3. Strobe Stuff – large enough to accommodate a 580EXII or SB900 with an external battery pack and diffuser attached
  4. Speed Changer V2.0 – multiple use pouch that can fit a pro-sized camera body (lens not attached) with room for accessories.  Can also be configured with the included dividers for smaller items.

For more info on the Modular Component Set V2.0 and other Think Tank products, visit or

MSRP $142.75 (a 35% savings over buying each of the components separately)


PaulS: Photojournalist Paul Shippey is a former elite triathlete and endurance sports competitor. He is also the gear editor for EverymanTri. Shippey’s racing accomplishments are varied and include; Ironman SA, Comrades Ultra Marathon, Boston Marathon, ITU Worlds, Bar One Adventure Racing Series and the Nissan Xterra Series. The South African native is the owner of Automotive Media Solutions – an automotive marketing and PR firm in Denver. He is also a former professional driver and racing instructor.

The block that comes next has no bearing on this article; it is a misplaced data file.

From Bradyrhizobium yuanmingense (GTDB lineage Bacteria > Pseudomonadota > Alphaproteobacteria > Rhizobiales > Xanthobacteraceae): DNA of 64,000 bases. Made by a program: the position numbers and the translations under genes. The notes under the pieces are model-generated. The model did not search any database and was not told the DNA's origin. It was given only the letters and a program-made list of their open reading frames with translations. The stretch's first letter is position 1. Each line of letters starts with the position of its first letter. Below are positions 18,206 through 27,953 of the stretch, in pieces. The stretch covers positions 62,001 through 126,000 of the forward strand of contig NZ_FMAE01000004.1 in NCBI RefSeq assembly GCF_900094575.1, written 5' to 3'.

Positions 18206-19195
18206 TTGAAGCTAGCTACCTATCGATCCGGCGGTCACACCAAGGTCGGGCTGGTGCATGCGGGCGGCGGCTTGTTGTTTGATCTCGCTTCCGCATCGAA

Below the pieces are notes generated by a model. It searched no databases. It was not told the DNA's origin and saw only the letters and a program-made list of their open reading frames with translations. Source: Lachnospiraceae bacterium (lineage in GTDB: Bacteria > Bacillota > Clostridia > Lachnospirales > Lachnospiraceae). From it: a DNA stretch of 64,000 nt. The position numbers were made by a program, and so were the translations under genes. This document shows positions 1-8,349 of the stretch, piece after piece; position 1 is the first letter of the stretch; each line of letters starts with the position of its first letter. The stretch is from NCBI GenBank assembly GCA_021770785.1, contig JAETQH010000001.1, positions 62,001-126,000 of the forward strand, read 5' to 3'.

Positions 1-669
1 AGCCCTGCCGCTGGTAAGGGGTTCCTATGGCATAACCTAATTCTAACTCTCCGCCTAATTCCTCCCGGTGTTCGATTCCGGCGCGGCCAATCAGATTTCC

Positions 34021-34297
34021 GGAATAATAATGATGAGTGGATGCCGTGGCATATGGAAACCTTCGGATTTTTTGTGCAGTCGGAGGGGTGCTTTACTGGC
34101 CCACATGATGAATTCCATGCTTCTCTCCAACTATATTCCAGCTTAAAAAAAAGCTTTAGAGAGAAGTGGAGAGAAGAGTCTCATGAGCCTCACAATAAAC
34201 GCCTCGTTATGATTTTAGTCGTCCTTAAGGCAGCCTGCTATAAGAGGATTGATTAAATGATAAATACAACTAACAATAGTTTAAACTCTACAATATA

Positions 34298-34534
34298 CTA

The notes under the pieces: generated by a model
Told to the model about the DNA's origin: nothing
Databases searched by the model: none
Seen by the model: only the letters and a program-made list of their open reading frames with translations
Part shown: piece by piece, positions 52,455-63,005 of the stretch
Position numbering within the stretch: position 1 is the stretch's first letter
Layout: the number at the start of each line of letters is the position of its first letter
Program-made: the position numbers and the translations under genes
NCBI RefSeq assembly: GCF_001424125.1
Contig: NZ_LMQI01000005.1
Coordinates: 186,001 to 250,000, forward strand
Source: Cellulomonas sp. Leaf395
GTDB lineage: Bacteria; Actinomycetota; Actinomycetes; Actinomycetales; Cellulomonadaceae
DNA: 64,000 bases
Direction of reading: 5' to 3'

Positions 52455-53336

View Comments (1)

  • I wanted to add my comments on the available belts from Think Tank for use with the modular components. For 2 years I have been wearing the Pro Speed Belt with the component system and it is an essential part of my wedding and portrait gear. The Pro Speed Belt offers a decent amount of padding while still being relatively sleek. It is perfectly adequate for the average amount of gear that a lot of photographers carry on them during a shoot. Recently, I have been testing Think Tank's Steroid Speed Belt and found it to be a great alternative. The Steroid Speed Belt is intended for those carrying heavier/more gear on them and features a much wider padding to distribute the weight better. When I have a lot of professional level glass and an extra camera body on me, the added padding is very welcome. The Steroid Belt also differs from the Pro Speed Belt in that the modular components attach to a rail attached to the padded part instead of directly to the part on your body. I like this because the components move much more freely around the belt when you want to redistribute them. I will probably be using both belts in my professional work and choose depending on the situation.

Related Post

This website uses cookies.